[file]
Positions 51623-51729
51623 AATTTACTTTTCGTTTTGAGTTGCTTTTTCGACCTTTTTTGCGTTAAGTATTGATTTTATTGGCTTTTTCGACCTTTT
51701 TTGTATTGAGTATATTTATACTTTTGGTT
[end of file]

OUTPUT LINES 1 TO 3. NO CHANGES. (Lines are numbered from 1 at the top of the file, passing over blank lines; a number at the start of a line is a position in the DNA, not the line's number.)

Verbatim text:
Positions 51623-51729
51623 AATTTACTTTTCGTTTTGAGTTGCTTTTTCGACCTTTTTTGCGTTAAGTATTGATTTTATTGGCTTTTTCGACCTTTT
51701 TTGTATTGAGTATATTTATACTTTTGGTT